United States: Inflation increases in October, gasoline prices up for first time in three months
November 17, 2015
In October, consumer prices increased 0.2% over the previous month in seasonally-adjusted terms, which contrasted the 0.2% decrease seen in September and marked a four-month high. The print was in line with market expectations and was mainly driven by the first increase in gasoline prices in three months. The positive result suggests that the economy has averted falling into a deflationary spiral and adds to the list of recent data that may encourage the Federal Reserve to lift interest rates at its upcoming meeting in December.
Inflation also rose 0.2%, which was up from September’s flat reading. Core consumer prices, which exclude food and energy prices, increased 0.2% in October, which matched the previous month’s reading. The figure was also in line with market expectations. Annual average core inflation in October held at September’s 1.8%.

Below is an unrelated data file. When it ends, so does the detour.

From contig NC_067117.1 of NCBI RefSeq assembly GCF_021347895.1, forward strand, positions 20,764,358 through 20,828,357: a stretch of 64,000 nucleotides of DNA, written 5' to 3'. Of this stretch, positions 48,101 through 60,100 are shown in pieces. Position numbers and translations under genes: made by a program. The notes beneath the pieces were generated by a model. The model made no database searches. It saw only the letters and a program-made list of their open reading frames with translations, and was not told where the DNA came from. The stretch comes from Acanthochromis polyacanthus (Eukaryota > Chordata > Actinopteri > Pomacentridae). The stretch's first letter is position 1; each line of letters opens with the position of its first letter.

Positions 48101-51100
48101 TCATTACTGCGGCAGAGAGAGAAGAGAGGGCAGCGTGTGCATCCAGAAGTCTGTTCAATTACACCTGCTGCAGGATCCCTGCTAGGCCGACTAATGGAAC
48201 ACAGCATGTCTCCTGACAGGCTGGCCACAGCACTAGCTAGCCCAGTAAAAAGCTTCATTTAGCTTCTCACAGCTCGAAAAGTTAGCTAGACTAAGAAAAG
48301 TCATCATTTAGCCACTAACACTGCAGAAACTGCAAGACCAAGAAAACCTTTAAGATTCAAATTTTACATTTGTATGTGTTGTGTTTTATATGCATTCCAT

Leslie Preston, Economist at Toronto-Dominion Bank, commented on the likely impact of the latest inflation data on the Fed’s interest rate policy:
“October's inflation numbers are just the sort of confirmation the Fed is looking for that domestic strength is generating inflationary pressures. For now, low energy prices and falling prices for many imported goods are keeping headline inflation incredibly benign, but that won't last forever. Monetary policy acts with a lag, and the Fed needs to hike rates before the inflation target is reached. The first rate hike is likely to come at the Fed's next meeting on Dec. 16th.”
Author: Carl Kelly, Economist